Haché Denies AG Report Tinding That Laurentian Strategized to Go Insolvent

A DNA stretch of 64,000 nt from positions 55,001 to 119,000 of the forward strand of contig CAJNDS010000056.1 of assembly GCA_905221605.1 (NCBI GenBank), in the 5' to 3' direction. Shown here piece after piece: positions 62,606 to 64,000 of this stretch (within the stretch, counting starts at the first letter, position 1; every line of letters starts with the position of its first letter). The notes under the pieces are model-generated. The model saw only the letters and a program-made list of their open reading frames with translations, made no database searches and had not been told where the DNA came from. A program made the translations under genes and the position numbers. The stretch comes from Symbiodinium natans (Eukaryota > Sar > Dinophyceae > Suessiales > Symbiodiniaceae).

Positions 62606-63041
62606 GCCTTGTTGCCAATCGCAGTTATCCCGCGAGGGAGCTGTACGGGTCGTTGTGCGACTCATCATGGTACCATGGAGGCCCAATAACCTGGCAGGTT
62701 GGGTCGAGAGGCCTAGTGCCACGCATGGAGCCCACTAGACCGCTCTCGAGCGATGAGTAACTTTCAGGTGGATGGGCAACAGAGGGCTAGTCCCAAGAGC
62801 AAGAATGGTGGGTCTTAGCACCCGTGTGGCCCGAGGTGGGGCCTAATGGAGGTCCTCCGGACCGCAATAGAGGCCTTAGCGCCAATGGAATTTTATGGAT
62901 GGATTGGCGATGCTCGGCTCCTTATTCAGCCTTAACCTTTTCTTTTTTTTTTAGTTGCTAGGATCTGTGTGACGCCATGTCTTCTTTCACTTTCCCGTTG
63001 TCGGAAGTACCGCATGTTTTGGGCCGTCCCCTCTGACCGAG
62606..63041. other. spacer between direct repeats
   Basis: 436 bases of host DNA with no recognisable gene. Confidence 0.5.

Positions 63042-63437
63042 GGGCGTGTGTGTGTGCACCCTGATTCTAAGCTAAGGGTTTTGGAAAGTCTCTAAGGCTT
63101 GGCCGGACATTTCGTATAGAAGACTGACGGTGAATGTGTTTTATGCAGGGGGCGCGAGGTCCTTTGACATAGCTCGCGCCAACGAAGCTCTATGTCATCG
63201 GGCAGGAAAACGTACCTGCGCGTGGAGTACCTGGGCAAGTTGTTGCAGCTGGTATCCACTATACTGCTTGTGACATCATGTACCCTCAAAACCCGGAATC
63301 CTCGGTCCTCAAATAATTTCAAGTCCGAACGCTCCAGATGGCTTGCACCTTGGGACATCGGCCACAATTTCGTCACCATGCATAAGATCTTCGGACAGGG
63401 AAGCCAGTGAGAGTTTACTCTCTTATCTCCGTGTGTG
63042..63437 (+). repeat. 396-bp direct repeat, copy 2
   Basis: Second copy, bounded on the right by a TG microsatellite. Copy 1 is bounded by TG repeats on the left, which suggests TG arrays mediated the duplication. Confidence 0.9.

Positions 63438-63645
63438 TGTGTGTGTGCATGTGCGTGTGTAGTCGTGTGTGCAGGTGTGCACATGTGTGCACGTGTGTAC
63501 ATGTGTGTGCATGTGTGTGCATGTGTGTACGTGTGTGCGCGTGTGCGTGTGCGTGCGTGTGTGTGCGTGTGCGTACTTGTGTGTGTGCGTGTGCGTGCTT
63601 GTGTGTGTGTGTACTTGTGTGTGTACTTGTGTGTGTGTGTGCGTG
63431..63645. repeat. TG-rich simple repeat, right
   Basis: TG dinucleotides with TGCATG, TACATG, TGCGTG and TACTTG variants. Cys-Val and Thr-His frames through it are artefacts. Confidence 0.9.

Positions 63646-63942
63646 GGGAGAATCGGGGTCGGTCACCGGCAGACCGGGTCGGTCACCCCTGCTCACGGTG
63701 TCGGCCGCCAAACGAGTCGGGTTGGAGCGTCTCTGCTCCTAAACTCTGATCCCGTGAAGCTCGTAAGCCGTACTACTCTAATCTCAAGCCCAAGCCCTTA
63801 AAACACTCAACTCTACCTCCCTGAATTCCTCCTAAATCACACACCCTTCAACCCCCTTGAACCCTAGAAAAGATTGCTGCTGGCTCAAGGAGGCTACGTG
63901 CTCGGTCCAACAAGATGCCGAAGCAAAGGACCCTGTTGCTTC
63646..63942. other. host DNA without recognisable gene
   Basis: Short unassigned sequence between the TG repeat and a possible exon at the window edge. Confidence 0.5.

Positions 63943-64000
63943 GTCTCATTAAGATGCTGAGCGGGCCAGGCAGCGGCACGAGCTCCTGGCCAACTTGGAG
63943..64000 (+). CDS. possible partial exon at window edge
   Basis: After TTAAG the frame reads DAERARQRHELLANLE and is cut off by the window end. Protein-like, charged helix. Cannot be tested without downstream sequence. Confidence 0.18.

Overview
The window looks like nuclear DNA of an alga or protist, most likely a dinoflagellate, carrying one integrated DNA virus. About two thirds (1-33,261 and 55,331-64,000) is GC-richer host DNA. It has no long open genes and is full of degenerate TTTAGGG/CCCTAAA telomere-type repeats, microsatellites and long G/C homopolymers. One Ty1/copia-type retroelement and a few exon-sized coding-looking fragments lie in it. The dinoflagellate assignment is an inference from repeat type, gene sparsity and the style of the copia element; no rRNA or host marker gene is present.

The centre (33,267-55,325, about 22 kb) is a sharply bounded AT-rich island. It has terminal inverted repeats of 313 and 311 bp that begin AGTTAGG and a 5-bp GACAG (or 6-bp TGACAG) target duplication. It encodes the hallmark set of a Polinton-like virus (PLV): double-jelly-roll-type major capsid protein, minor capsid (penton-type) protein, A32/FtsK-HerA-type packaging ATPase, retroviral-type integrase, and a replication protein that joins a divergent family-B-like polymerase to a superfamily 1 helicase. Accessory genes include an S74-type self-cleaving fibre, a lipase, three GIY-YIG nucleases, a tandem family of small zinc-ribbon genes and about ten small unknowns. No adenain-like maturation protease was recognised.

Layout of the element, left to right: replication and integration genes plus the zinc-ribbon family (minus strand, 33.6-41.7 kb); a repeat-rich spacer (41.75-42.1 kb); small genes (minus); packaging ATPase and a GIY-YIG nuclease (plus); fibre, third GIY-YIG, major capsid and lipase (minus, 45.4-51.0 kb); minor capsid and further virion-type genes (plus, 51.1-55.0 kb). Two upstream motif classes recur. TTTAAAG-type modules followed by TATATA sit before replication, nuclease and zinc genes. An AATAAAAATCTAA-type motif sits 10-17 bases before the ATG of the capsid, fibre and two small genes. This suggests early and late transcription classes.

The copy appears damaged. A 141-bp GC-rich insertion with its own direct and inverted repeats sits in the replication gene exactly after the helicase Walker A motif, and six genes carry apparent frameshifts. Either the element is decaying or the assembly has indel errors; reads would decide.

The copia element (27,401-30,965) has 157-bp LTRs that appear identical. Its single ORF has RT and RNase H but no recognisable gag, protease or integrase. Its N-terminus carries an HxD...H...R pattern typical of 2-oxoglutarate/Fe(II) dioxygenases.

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Laurentian University president Robert Haché is sticking to his guns, saying that the university did what it could to advocate to government for financial support, and only turned to filing for creditor protection as a last resort, Sudbury.com reported. This in the wake of the release of a scathing preliminary report examining Laurentian’s financial crisis, which was released by Ontario Auditor General Bonnie Lysyk on April 13. Lysyk said she believes the data shows Laurentian University did not have to file for creditor protection under the Companies Creditors’ Arrangement Act (CCAA). This action was “strategically planned” and Laurentian “chose to take steps to file for creditor protection in the Ontario Superior Court of Justice on February 1, 2021,” said her report. “In our view, there were many people hired by Laurentian who were more focused on laying the track that guided the train toward the CCAA process, and less on working co-operatively and with full transparency with the Ministry of Colleges and Universities and faculty and staff labour unions,” Lysyk said. Laurentian University continues to undergo court-supervised restructuring after declaring insolvency more than a year ago. The restructuring has included extensive program and employee cuts, and the termination of ties with the federated universities operating on campus. Yet to come is a “plan of arrangement” in which Laurentian makes a plan to pay off its creditors, and finally exit the CCAA. Read more.